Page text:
Graphic Courtesy of Va.gov

Inaugural readiness summit opens dialogue for clinic’s No.1 priority

Inaugural readiness summit opens dialogue for clinic’s No.1 priority

 

By Katrina Wilson

Pentagram Staff Writer

 

 

Andrew Rader Health Clinic held the inaugural readiness summit in the commander’s conference room Aug. 2.

 

Command Sgts. Major Richard Woodring, Military District of Washington, Paul Riedel 4th Battalion, 3d (The Old Guard); and Daniel Smith, Pershing’s Own were at the summit. The topics discussed were overall readiness statistics, missed clinic appointments, financial cost of missed appointments and more.

 

Master Sgt. Latrevis Stokes, senior enlisted advisor at Rader Clinic, briefed the command sergeants major on missed appointments, such as the number of no shows of active duty and the beneficiaries it affects.

 

“The information they received, they can take back to their organic organizations and inform the Soldiers of their battalions about what they learned in the summit,” Stokes said.

 

From January to June, there were 896 Army active duty no shows. These no shows effected 4,580 beneficiaries.

 

There were 2,290 no shows from January to June and of that total, 1,335 were active duty Soldiers.

 

The No. 1 priority that was discussed was readiness. According to Stokes, the no shows significantly impacted Rader’s opportunity to ensure readiness and the care it provides.

 

Stokes said missed appointments cause a chain reaction which begins to hinder readiness because the patient could have rescheduled which means that time could have been used by another individual.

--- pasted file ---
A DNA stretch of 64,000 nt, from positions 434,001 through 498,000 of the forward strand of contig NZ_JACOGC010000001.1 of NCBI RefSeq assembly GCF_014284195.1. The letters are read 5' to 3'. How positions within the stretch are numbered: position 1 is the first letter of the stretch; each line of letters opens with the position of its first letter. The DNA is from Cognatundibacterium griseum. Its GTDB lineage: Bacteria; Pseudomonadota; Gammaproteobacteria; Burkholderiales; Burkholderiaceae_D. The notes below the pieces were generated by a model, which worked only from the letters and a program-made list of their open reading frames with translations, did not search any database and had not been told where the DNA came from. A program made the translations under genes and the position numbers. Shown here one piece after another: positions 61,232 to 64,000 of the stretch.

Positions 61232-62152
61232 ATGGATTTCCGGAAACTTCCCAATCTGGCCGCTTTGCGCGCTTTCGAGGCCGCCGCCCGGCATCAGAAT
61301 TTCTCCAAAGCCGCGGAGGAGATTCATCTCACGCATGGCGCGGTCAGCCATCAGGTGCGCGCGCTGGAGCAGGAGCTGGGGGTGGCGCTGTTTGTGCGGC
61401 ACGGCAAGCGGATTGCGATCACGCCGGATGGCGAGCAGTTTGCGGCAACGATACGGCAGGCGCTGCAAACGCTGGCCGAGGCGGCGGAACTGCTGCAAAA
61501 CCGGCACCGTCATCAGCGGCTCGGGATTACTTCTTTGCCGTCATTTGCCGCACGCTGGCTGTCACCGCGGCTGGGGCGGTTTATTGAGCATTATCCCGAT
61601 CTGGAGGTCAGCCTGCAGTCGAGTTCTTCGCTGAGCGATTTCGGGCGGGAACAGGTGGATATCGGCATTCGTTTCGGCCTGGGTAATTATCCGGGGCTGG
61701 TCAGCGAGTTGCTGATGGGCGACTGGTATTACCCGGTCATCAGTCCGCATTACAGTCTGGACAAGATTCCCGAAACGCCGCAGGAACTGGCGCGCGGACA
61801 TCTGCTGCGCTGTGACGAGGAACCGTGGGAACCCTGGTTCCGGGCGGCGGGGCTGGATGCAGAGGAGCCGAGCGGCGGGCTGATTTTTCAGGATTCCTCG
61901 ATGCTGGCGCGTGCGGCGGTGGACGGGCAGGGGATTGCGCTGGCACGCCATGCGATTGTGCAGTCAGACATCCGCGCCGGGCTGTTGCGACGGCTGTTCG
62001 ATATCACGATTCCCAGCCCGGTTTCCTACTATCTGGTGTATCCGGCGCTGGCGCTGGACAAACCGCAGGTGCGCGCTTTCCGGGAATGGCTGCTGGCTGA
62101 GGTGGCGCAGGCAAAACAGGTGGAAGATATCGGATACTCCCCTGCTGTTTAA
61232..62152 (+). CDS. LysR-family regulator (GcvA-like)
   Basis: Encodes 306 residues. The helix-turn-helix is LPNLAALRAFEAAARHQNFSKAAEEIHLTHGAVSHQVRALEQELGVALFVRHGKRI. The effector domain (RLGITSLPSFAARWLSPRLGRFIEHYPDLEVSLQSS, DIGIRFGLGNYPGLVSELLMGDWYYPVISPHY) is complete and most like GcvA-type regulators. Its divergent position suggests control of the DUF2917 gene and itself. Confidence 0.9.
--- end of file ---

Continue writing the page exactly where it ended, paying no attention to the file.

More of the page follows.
Stokes added that an unforeseen illness cannot be detected if a Soldier missed his or her appointment or never rescheduled. He also noted how never letting an injury heal can possibly lead to a Soldier re-injuring his or herself.

 

“If a Soldier never checked out an illness or a pain and it worsened, if effects readiness,” Stokes said. “Not only (the Soldier), but the unit as well because now they are taken out of the fight.”

 

A few of the financial clinical costs of missed appointments can be broken down as follows (January to June):

 

Behavioral Health clinics only - $25,004.28

 

Readiness Clinic - 177 missed appointments totaling cost $11,983.02

 

Primary Care clinics - $56,252.42

 

“The No.1 thing is that the Military District of Washington and its subordinate units are doing all they can to eliminate missed appointments,” said Woodring.

 

He added that the goal is to increase overall readiness.

 

“I want to make sure we are doing our part,” Woodring said. “When we miss those appointments, we’re not only costing other people the opportunity to make appointments — we’re costing the Army money if those appointments go unfulfilled.

 

“If we get a Soldier from their last installation, who slipped through the cracks, we expect them to be fully able to deploy or meet all their medical requirements. If there was an operation where we had to deploy them and if they are not up to date on their medical or dental readiness … that could cost us time to possibly have a Soldier being able to go out and do their mission.”

 

For more information, contact Stokes at (703) 696-7929 or by email at latrevis.l.stokes.mil@mail.mil < Caution-mailto:latrevis.l.stokes.mil@mail.mil > .

 

Pentagram Staff Writer Katrina Wilson can be reached at kmoses@dcmilitary.com < Caution-mailto:kmoses@dcmilitary.com > .

By Katrina Wilson

Pentagram Staff Writer